Heather Hamilton, a senior recruiter for marketing talent at Microsoft, recently performed an unusual recruiting experiment. As creator of the Marketing and Finance at Microsoft Blog, Heather asked her readers to link to a post on her blog from their blog resumes, and committed that she would check out her reader’s resumes by reviewing her blog’s referral logs.
The implication of this? For one, if you don’t understand how to do what she’s asking you to do, you’re probably not qualified to work in the marketing department at Microsoft.
Of course, blogs are today an integral part of Microsoft’s marketing, so familiarity with the technology is an essential skill for that role in a way that it may not be for many other jobs. Nonetheless, Heather is one of a growing number of recruiters who see blogs as a way to learn far more about a person than a résumé and even a short interview may show, and to build relationships with professionals in their field. The blogosphere is also one of the first places that research firms like Nitron Advisors look when they need an industry expert.
“Blogging is a great opportunity in the staffing industry, both for the recruiter and the job seeker (or future job seeker),” Heather says. “Through a blog, a recruiter can understand not just the experience of the candidate, but how they work, their passion, the quality of their relationships with co-workers, their opinions. This creates a more dimensional snapshot of a candidate than a résumé.”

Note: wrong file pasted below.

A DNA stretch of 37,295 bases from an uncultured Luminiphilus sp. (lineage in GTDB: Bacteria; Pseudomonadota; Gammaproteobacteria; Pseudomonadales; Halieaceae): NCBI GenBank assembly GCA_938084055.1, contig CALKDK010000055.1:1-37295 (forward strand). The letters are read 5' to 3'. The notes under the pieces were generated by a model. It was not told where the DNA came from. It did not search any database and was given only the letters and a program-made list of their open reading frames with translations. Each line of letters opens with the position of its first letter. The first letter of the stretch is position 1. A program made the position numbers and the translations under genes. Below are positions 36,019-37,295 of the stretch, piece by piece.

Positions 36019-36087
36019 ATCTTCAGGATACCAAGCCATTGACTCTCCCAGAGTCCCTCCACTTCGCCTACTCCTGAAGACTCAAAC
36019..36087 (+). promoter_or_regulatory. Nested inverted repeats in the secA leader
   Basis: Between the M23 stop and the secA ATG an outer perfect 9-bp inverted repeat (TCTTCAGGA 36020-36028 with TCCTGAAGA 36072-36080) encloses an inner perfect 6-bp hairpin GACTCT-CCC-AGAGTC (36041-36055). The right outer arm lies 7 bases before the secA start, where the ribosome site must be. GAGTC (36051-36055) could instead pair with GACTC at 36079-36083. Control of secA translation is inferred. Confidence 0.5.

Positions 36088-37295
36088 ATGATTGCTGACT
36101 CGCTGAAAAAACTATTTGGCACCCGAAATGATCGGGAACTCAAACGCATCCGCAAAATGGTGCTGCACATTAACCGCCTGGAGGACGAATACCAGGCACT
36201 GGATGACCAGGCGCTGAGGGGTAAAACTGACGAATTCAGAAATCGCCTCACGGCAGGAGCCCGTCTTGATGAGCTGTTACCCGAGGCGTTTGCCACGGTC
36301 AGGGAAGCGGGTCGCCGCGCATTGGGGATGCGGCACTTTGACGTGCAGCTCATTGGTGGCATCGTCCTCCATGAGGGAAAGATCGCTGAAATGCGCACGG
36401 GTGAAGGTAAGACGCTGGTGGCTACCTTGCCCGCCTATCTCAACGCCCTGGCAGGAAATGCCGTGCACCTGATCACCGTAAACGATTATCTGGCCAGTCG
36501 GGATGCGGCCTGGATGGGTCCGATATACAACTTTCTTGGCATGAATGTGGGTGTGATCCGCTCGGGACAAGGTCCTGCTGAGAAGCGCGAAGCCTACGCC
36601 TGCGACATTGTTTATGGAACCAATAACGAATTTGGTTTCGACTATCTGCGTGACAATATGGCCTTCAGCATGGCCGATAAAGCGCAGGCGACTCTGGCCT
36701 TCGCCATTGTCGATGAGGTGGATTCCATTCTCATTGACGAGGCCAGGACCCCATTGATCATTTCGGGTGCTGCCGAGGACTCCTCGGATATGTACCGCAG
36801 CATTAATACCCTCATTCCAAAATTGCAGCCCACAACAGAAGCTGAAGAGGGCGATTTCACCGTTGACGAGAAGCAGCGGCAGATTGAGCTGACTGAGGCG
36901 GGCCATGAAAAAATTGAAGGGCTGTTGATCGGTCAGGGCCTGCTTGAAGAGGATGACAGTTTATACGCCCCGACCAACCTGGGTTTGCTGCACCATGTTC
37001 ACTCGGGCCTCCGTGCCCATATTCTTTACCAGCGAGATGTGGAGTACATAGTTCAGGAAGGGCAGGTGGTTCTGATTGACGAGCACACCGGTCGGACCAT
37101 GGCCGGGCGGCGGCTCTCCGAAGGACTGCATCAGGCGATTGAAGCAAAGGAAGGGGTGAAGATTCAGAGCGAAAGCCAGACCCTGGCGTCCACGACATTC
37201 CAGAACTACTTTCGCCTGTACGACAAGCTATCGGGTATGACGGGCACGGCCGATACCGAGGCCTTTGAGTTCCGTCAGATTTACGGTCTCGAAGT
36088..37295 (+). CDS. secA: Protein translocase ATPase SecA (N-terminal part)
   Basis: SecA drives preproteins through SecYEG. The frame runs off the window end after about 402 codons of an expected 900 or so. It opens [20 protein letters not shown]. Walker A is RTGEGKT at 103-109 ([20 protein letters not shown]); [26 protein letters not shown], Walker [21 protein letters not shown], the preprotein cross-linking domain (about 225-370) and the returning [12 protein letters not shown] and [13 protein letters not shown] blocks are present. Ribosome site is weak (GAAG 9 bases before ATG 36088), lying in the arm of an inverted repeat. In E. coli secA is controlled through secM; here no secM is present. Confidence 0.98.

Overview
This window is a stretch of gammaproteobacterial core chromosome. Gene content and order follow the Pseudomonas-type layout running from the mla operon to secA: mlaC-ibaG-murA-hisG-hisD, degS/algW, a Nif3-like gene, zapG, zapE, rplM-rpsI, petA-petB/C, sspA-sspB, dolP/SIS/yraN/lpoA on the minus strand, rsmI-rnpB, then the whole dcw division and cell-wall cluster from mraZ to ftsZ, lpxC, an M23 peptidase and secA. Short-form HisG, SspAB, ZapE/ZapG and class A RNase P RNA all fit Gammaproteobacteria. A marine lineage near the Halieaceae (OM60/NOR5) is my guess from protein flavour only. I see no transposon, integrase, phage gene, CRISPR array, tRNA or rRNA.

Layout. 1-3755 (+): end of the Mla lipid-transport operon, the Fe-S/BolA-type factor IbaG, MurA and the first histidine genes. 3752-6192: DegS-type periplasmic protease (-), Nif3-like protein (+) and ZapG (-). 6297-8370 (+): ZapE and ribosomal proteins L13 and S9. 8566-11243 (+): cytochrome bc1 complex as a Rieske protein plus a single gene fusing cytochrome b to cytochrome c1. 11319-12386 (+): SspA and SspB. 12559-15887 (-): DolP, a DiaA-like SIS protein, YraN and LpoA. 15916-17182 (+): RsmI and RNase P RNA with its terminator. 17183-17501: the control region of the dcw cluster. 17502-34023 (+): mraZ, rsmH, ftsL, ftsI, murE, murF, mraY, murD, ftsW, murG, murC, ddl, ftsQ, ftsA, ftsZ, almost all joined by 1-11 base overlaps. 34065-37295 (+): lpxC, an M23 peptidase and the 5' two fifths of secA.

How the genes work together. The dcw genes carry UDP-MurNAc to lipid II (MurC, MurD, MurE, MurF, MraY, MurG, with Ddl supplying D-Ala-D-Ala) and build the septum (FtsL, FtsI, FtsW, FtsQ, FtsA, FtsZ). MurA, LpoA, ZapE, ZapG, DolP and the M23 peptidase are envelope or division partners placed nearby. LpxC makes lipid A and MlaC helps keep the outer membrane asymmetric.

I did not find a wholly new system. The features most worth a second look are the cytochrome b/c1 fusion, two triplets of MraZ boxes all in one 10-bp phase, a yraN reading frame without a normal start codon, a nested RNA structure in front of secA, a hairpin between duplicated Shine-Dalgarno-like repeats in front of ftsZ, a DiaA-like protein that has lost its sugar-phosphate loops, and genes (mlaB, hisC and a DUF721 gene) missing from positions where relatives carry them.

A well-expressed blog provides insight into your thought processes, creativity, and communication skills. It can demonstrate to your reader how involved and interested you are in your field, and this presence can make all the difference to a potential employer.
Besides creating a richer personal profile, blogging also offers job seekers the opportunity to build relationships with recruiters and hiring managers over time. “As a professional, the best time to build a relationship with a recruiter is before you start looking for your next position,” Heather says. In an environment where large corporations can receive thousands of résumés a day, establishing a relationship through blogging (through your blog or the recruiter’s blog) can greatly benefit the seeker because blogs establish a dialog, which can create an advantage over the thousands of other applicants vying for the recruiter’s attention.”
A few examples of bloggers who took significant career steps forward because of their blogging:
- Matthew Yglesias’ blog proved to be the crucial factor in getting him a journalism job out of college.
- Similarly, Rick Klau was hired as the VP of business development for SocialText after the company’s CEO, Ross Mayfield, visited Rick’s weblog.
- Terrance Heath was not even searching for a job when he received an employment opening from a company who had read his blog.
Just as when using conventional resume and interview techniques, there are certain characteristics that a jobseeker should strive to demonstrate on a Weblog. A potential employer can determine the degree of your industry interest and expertise by reviewing your discussions and the types of blogs and sites you link to. They can also get a feel for your personality and communication skills based on the style in which you write your blog. A blog provides permanently available insight into your character.